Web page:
Do You Have the Proper Workplace Romance Rules in Place?

Even during COVID-19, love is in the air. In a February 2021 SHRM survey of employed Americans, 34 percent are—or have been—in a workplace romance. Among that number, 69 percent said they had dated their peers, 21 percent had dated their subordinates, and 18 percent had dated their superiors, SHRM found.

But…what are the risks of this type of romance?

Even when things are going well, a workplace romance can lead to gossip, favoritism, and distracted employees. When things end, there can be passive-aggressive behavior toward each other, claims of sexual harassment, and even in rare instances, workplace violence.

Gossip: If the relationship is covert, employees will pick up on it and speculate.

Favoritism: If one employee gets the plum assignments and promotions due to a relationship, it can create a rift within a department or business. The gossip will only intensify, leading to a hostile work environment.

Passive-Aggressive Behavior: The silent treatment or not acknowledging each other’s presence can make things uncomfortable for all employees.

Sexual Harassment: One party can claim the other targeted and treated them poorly when the relationship ended. They can state that advances were unwanted and rebuffed.

Workplace Violence: In extreme instances, violence might erupt due to a soured relationship.

Given this bleak outlook, what should an employer do? If you don’t have them in place today, work with your HR staff on romance in the workplace policies and procedures.

Common Sense Workplace Romance Rules

  1. Determine rules that make sense for your company.
    If you work at a small business of fewer than 100 employees, you may wish to ban all workplace romances. For larger organizations, perhaps the ban is regarding supervisor-subordinate relationships.Whatever you decide to do, make sure all romances are transparent, reported to HR, and applied to all employees.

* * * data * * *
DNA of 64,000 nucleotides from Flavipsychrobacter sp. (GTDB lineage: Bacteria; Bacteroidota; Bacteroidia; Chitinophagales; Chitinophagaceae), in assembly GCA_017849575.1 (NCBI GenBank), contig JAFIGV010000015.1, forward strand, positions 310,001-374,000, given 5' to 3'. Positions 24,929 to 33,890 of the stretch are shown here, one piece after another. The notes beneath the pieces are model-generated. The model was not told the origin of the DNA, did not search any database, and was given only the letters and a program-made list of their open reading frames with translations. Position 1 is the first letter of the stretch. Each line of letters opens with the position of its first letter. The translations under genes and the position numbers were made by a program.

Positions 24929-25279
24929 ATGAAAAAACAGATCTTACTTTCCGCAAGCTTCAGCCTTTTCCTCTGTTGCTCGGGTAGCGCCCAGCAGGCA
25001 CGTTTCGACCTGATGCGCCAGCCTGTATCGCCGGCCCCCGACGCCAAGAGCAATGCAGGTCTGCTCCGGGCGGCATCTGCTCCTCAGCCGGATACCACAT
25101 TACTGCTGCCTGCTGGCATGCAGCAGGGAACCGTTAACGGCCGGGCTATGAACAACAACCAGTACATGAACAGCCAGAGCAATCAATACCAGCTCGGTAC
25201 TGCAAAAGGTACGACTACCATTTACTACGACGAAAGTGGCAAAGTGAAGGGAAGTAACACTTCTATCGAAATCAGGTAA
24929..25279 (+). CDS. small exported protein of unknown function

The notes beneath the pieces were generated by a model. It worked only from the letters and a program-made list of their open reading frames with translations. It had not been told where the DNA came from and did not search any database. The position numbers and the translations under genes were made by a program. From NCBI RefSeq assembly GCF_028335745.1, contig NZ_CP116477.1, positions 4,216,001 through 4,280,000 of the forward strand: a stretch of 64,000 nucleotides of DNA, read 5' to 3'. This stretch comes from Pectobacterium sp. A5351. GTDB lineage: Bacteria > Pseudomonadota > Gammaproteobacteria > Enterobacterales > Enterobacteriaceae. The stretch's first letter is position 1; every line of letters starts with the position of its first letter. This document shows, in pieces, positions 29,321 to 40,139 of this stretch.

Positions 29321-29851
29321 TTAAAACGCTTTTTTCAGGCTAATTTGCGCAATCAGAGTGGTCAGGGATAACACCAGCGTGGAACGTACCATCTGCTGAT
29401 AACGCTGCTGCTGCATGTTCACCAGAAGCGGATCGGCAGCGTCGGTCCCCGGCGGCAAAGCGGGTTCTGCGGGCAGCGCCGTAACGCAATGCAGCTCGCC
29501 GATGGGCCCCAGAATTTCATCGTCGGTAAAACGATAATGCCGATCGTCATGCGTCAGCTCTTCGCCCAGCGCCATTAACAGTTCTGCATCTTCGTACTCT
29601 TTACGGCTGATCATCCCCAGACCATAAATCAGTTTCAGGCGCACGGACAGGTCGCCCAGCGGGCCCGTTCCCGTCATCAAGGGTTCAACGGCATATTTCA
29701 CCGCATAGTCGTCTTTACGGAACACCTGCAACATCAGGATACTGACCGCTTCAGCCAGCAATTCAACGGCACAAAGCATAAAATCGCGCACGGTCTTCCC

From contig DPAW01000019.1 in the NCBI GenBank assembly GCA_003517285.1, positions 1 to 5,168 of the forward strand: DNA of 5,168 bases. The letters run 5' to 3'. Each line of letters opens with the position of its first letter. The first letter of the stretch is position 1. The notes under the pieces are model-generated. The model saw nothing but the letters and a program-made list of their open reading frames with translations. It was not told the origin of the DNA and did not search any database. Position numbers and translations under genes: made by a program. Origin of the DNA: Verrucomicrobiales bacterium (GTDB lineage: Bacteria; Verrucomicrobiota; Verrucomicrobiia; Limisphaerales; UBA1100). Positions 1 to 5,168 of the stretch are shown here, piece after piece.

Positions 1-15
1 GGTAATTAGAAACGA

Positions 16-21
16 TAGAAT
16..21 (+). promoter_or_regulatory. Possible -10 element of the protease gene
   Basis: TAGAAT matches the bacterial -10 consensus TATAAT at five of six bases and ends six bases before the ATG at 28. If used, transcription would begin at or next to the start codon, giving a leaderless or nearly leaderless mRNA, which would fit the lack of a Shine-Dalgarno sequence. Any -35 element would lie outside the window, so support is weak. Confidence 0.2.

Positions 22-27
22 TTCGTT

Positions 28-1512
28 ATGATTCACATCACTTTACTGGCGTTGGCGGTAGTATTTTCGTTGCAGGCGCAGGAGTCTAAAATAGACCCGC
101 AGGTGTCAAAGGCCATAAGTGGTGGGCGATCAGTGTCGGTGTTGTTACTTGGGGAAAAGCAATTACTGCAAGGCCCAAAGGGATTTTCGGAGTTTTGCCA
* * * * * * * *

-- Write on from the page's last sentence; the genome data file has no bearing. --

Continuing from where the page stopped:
2. Establish a love contract.
    This is an agreement between two employees that states their relationship is consensual. Both need to sign the document and be reminded that when and if the relationship ends, HR also needs to know this.
  3. Conduct yearly sexual harassment training.
    This training will remind employees about the love contract (what it is and what it is not), unlawful harassment behavior, and the consequences of sexual harassment.
  4. Let employees know their electronic communications are monitored.
    If the relationship ends abruptly, it can be easy to send an email or fire off a text while using the company computer or phone, telling the other person what you think of their actions. However, if the communications persist, all of that data can be used to suspend or terminate one or both employees.

SACS Consulting & Investigative Services, Inc. Provides HR Guidance

We have a suite of tools, including policies, procedures, contracts, and training to help employers implement preventative measures that allow for a healthy workforce and the ability to keep lawsuits at bay! So give us a call at 330-255-1101 and speak to one of our HR specialists today.